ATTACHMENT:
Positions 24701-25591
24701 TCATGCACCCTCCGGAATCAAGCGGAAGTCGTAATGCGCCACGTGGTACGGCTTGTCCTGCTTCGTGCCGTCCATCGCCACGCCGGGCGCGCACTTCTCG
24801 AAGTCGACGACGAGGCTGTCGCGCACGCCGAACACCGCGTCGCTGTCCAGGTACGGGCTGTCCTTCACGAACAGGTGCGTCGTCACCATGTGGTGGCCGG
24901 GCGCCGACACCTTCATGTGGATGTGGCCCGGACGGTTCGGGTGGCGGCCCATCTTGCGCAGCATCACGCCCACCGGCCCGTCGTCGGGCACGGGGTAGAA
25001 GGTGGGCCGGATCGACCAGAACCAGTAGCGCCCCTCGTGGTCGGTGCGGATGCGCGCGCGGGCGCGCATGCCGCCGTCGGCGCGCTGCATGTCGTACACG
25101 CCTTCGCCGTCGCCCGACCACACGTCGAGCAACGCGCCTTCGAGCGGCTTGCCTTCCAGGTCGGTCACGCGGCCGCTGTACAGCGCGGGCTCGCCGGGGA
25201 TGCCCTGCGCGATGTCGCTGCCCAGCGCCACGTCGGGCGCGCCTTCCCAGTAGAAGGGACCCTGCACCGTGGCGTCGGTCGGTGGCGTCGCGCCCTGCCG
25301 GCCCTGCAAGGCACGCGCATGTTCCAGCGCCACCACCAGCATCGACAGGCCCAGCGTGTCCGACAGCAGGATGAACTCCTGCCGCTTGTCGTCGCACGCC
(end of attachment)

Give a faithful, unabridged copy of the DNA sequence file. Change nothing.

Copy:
Positions 24701-25591
24701 TCATGCACCCTCCGGAATCAAGCGGAAGTCGTAATGCGCCACGTGGTACGGCTTGTCCTGCTTCGTGCCGTCCATCGCCACGCCGGGCGCGCACTTCTCG
24801 AAGTCGACGACGAGGCTGTCGCGCACGCCGAACACCGCGTCGCTGTCCAGGTACGGGCTGTCCTTCACGAACAGGTGCGTCGTCACCATGTGGTGGCCGG
24901 GCGCCGACACCTTCATGTGGATGTGGCCCGGACGGTTCGGGTGGCGGCCCATCTTGCGCAGCATCACGCCCACCGGCCCGTCGTCGGGCACGGGGTAGAA
25001 GGTGGGCCGGATCGACCAGAACCAGTAGCGCCCCTCGTGGTCGGTGCGGATGCGCGCGCGGGCGCGCATGCCGCCGTCGGCGCGCTGCATGTCGTACACG
25101 CCTTCGCCGTCGCCCGACCACACGTCGAGCAACGCGCCTTCGAGCGGCTTGCCTTCCAGGTCGGTCACGCGGCCGCTGTACAGCGCGGGCTCGCCGGGGA
25201 TGCCCTGCGCGATGTCGCTGCCCAGCGCCACGTCGGGCGCGCCTTCCCAGTAGAAGGGACCCTGCACCGTGGCGTCGGTCGGTGGCGTCGCGCCCTGCCG
25301 GCCCTGCAAGGCACGCGCATGTTCCAGCGCCACCACCAGCATCGACAGGCCCAGCGTGTCCGACAGCAGGATGAACTCCTGCCGCTTGTCGTCGCACGCC